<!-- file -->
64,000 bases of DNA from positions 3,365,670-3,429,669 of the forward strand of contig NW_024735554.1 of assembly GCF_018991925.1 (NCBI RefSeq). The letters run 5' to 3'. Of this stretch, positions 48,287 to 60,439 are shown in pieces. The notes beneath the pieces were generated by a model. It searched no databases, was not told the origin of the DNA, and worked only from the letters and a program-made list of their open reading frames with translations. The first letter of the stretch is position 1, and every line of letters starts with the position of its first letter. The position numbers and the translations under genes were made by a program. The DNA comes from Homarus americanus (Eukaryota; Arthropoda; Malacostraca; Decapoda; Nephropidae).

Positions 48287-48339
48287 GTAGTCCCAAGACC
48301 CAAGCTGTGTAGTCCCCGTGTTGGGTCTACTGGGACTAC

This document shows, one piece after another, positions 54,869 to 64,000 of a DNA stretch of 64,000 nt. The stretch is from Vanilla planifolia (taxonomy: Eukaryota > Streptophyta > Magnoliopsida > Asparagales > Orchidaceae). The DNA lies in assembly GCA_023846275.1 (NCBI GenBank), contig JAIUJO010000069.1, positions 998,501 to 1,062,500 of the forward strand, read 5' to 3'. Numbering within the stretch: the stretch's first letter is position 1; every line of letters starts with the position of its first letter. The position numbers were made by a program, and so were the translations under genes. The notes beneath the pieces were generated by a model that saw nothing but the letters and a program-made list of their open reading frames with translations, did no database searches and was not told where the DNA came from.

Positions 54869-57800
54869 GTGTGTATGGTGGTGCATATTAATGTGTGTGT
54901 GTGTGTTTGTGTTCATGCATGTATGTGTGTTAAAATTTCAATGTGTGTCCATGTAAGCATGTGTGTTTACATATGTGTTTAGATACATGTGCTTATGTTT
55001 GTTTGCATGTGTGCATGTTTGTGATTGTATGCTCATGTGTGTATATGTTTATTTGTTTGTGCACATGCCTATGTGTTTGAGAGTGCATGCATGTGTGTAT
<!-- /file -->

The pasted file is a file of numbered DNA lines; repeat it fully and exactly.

64,000 bases of DNA from positions 3,365,670-3,429,669 of the forward strand of contig NW_024735554.1 of assembly GCF_018991925.1 (NCBI RefSeq). The letters run 5' to 3'. Of this stretch, positions 48,287 to 60,439 are shown in pieces. The notes beneath the pieces were generated by a model. It searched no databases, was not told the origin of the DNA, and worked only from the letters and a program-made list of their open reading frames with translations. The first letter of the stretch is position 1, and every line of letters starts with the position of its first letter. The position numbers and the translations under genes were made by a program. The DNA comes from Homarus americanus (Eukaryota; Arthropoda; Malacostraca; Decapoda; Nephropidae).

Positions 48287-48339
48287 GTAGTCCCAAGACC
48301 CAAGCTGTGTAGTCCCCGTGTTGGGTCTACTGGGACTAC

This document shows, one piece after another, positions 54,869 to 64,000 of a DNA stretch of 64,000 nt. The stretch is from Vanilla planifolia (taxonomy: Eukaryota > Streptophyta > Magnoliopsida > Asparagales > Orchidaceae). The DNA lies in assembly GCA_023846275.1 (NCBI GenBank), contig JAIUJO010000069.1, positions 998,501 to 1,062,500 of the forward strand, read 5' to 3'. Numbering within the stretch: the stretch's first letter is position 1; every line of letters starts with the position of its first letter. The position numbers were made by a program, and so were the translations under genes. The notes beneath the pieces were generated by a model that saw nothing but the letters and a program-made list of their open reading frames with translations, did no database searches and was not told where the DNA came from.

Positions 54869-57800
54869 GTGTGTATGGTGGTGCATATTAATGTGTGTGT
54901 GTGTGTTTGTGTTCATGCATGTATGTGTGTTAAAATTTCAATGTGTGTCCATGTAAGCATGTGTGTTTACATATGTGTTTAGATACATGTGCTTATGTTT
55001 GTTTGCATGTGTGCATGTTTGTGATTGTATGCTCATGTGTGTATATGTTTATTTGTTTGTGCACATGCCTATGTGTTTGAGAGTGCATGCATGTGTGTAT